Share in exports
Most successful countries have benefitted from active participation in international trade as world exports have been growing twice as fast as the global output. Our share in global export markets has declined form 0.2pc to 0.15pc in the last 30 years, and export-GDP ratio plummeted to 10pc from over 17pc in 1992. India was able to jump from 7pc to 23pc by 2013, and Bangladesh from 6pc to 19pc. Both these countries were able to significantly surpass Pakistan in capturing the share in global exports (India 1.71pc and Bangladesh 0.24pc).
Global economic conditions in this period, except for the crisis of 2008, were buoyant and highly favourable to developing countries, and their share had risen faster at the expense of the developed countries. At the turn of the millennium, 90-97pc of merchandise exports used to finance Pakistan’s imports, but this capacity has dwindled to only 47pc. Not only has export growth levelled off, the composition of our exports has also remained unchanged for the last three decades.
Two-thirds of our exports are concentrated in a few agricultural raw materials-based and unskilled and semi-skilled labour-intensive products, such as textiles, rice, leather, etc. We remain focussed on traditional, stagnant, slow-moving sunset exports rather than dynamic, fast-growing strategic products in the medium-tech and hi-tech sectors. The share in hi-tech exports has remained static at less than 2pc while low-tech exports account for two-thirds of the total, down from one-half in the 1980s.
The public discourse so far has been mainly and disproportionately centred around the government’s role in export promotion and very little attention has been paid to those ‘who produce, distribute and sell these products’ — the main private-sector actors in the scene for making our exports competitive. The captains of industry in the export sector should no longer devote their attention towards Islamabad for extracting concessions, tax breaks, subsidies and low interest rates, as this would keep them dependent on the crutches provided by the government of the day and keep them entrapped in the present low-productivity equilibrium.
They should tap the hidden wealth in industry through labour productivity gains by hiring professionals, restructuring internal organisation, revamping logistics, acquisition methods, entering into joint ventures and bringing in FDI, and mobilising capital for expansion and investment in sunrise industries through initial public offerings (IPOs).
The most persistent and lingering phenomenon that needs to be tackled is low productivity in our export industries, which is amongst the lowest in the region. We may be a low-wage country, but, adjusted for productivity, efficiency, quality (rejection rate), reliability and innovation (design), we are an expensive country. A labour force with average schooling of five years and 40pc of the population being illiterate place Pakistan at a disadvantage compared to its competitors. It therefore becomes imperative for the exporting firms and the government together to turn this around and not accept the situation as a given.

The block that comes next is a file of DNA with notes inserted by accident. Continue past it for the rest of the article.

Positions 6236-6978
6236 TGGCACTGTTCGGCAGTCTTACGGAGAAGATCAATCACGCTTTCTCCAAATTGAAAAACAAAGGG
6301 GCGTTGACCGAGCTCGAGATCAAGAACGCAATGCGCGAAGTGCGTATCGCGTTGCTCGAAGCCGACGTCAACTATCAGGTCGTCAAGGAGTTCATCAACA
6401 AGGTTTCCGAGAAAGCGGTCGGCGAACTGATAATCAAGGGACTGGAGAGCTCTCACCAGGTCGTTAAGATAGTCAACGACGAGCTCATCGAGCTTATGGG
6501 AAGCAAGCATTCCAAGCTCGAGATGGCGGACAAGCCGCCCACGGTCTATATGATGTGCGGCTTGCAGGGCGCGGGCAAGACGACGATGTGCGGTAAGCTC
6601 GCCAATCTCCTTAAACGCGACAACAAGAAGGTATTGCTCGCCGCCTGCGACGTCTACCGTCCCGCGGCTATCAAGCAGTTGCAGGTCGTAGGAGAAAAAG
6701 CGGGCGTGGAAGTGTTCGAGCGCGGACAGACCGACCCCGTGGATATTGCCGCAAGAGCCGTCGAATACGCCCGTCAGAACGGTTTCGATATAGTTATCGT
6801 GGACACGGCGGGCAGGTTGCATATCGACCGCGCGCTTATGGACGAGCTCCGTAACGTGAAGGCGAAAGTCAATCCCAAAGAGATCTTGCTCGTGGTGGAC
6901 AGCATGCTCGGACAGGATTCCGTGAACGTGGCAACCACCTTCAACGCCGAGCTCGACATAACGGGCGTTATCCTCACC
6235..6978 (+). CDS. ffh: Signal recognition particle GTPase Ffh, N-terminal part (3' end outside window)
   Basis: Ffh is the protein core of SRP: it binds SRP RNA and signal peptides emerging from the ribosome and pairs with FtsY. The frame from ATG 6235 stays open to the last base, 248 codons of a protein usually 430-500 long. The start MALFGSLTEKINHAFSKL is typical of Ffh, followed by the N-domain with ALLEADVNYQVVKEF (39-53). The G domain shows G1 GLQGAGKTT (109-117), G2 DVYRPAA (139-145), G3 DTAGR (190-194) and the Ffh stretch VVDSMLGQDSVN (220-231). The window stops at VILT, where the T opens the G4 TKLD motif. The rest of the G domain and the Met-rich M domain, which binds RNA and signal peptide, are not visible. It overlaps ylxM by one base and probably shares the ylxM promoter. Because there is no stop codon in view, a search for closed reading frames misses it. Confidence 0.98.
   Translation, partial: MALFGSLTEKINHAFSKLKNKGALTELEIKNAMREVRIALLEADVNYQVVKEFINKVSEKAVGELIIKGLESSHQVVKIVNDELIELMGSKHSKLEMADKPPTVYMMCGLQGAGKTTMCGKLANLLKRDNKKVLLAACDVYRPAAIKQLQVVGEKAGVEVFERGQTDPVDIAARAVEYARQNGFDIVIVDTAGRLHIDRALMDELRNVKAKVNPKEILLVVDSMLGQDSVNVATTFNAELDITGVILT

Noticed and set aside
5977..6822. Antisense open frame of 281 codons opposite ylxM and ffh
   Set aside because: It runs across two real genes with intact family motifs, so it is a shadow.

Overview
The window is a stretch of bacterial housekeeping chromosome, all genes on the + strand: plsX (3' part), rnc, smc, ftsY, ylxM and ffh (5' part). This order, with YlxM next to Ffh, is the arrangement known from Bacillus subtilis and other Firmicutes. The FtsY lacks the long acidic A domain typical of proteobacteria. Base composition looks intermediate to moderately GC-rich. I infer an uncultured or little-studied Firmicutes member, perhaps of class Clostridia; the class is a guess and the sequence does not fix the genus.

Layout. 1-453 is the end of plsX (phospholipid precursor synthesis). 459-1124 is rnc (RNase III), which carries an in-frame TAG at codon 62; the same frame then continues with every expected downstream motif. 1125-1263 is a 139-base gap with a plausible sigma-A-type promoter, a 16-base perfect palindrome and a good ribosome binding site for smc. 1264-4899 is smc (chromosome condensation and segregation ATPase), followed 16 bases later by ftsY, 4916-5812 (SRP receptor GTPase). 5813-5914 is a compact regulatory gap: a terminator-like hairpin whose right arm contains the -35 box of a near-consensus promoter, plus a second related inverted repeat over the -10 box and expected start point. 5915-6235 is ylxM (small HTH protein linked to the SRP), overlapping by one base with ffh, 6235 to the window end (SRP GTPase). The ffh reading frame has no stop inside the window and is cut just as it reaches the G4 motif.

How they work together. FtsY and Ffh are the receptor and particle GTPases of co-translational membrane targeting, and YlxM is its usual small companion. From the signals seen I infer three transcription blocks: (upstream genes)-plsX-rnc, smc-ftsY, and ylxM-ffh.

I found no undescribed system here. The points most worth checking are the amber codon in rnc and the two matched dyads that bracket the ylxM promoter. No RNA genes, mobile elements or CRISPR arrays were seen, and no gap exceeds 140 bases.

The present practice of considering wages paid to labour as a financial burden, hiring transient, temporary and contractual workers, non-allocation of resources for training and skill-formation and upgradation only aggravates the problems. Many firms have done remarkably well in treating their workers fairly, training and upskilling them and taking care of their welfare. The attrition rates in these firms are low, morale is high and loyalty to the employer unshakable. The owners of these firms have reaped the dividends and are continuing to do so at a heightened level.
Finally, there is tremendous political and business lobbyist pressure to protect domestic final goods industries by imposing high tariffs. Very few economists would disagree that the ‘infant industry’ argument and ‘learning-by-doing’ justify time-bound performance-related protection. However, in Pakistan we have become used to open-ended and continuous extension of concessions, exemptions and high tariff rates. Entry and exit rates of firms exporting their goods and services are therefore low, product diversification has actually shrunk, sectoral composition remains unchanged from the 1990s, and geographical concentration is elevated.
The latest estimates of effective rates of protection (ERP) are not available, but an earlier study by the Pakistan Institute of Development Economics (PIDE) had concluded that these rates had declined in the early 2000s. But the introduction of additional custom duty and regulatory duty in the last five years has increased the ERPs. Average tariff rates and the number of tariff lines were also rationalised, except for a few items, but these have also been tampered with in the last decade with the average rate rising from 12pc in FY15 to almost 20pc in FY20, which is almost twice as much as is the case with our competitors, and in China it is 5pc.
It is not realised that in a world dominated by global value chains, tariffs on imports of components, ancillary supplies and intermediate inputs act as tax on exports. Studies have found that reduction in import duties help minimise input costs in downstream industries, some of whom then become competitive in third-country markets. Let’s start living in the 21st century.
The writer carried out extensive institutional reforms as SBP Governor and IBA Director. He chaired the National Commission for Government Reforms (NCGR) in 2006-08 that produced a comprehensive plan for civil service reform and restructuring of the federal, provincial and local governments. In 2009-10 he was head of the Pay and Pension Commission, and from 2018 to 2021 adviser to the prime minister on institutional reforms and austerity.